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Cereal Chem 67:350-355   |  VIEW ARTICLE

Chemical Changes During Sponge-Dough Fermentation.

K. Shiiba, Y. Negishi, K. Okada, and S. Nagao. Copyright 1990 by the American Association of Cereal Chemists, Inc.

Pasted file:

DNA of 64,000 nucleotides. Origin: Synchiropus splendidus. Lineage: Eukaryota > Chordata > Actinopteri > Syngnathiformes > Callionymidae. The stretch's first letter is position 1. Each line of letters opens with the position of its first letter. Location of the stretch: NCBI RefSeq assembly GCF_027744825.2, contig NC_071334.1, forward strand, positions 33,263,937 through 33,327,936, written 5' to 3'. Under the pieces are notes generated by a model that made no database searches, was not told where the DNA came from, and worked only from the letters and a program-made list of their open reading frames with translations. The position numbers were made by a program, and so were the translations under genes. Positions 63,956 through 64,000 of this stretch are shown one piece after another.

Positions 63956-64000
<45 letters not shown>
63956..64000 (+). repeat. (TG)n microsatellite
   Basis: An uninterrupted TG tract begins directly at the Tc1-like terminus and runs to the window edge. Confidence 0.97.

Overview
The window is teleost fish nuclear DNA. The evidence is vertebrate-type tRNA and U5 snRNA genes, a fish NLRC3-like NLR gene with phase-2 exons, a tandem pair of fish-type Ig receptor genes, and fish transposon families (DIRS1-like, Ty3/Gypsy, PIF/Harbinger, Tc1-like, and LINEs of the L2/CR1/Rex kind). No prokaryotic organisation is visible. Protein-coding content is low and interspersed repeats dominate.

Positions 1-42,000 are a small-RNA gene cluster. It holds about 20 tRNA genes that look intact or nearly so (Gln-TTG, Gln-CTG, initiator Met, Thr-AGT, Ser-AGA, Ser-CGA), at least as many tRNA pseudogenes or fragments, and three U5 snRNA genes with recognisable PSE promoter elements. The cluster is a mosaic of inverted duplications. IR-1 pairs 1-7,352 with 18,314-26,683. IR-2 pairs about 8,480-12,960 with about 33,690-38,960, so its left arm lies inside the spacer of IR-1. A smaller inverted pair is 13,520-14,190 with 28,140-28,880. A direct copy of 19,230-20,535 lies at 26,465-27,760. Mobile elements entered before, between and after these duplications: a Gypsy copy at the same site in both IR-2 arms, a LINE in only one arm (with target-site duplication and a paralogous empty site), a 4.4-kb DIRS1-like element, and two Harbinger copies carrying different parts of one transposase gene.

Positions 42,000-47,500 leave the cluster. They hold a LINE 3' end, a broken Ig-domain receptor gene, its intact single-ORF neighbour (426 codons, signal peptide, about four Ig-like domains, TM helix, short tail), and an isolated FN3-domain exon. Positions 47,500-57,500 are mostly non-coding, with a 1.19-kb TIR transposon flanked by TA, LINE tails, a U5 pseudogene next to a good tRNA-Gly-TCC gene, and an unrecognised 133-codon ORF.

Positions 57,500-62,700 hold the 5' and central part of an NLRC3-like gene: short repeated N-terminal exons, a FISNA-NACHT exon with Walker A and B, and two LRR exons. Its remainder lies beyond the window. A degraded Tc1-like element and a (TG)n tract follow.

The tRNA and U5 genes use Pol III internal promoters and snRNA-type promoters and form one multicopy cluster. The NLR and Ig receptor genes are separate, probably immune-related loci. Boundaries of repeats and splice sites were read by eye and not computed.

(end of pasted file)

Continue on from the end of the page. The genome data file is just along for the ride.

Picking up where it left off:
It was demonstrated that differences in mixing tolerance between unfermented and fermented dough were not caused by organic acids produced during fermentation. Foaming activity of doughs significantly increased during fermentation. As fermentation time was increased, the amounts of acetic-acid-soluble proteins (soluble glutenin) decreased remarkably, whereas proteins soluble in 70% ethanol increased. Two hydrophilic polypeptides of the soluble glutenin increased (detected by reversed-phase high-performance liquid chromatography), and these polypeptides were characterized by their high contents of glycine. Surface hydrophobicity of acetic-acid-soluble proteins in doughs increased gradually with fermentation time when hydrophobicity was determined by hydrophobic fluorescence probe cis-parinaric acid. Molecular weight profiles by gel filtration and sodium dodecyl sulfate-polyacrylamide gel electrophoresis of all proteins from the doughs at various fermentation times showed no change. Specific lipoxygenase activity (units per milligram of protein) increased constantly during fermentation, whereas proteinase activity decreased. Those results suggested that rheological changes during fermentation were due to a decrease in surface hydrophobicity of soluble glutenin induced by binding of oxidation products of lipoxygenase.

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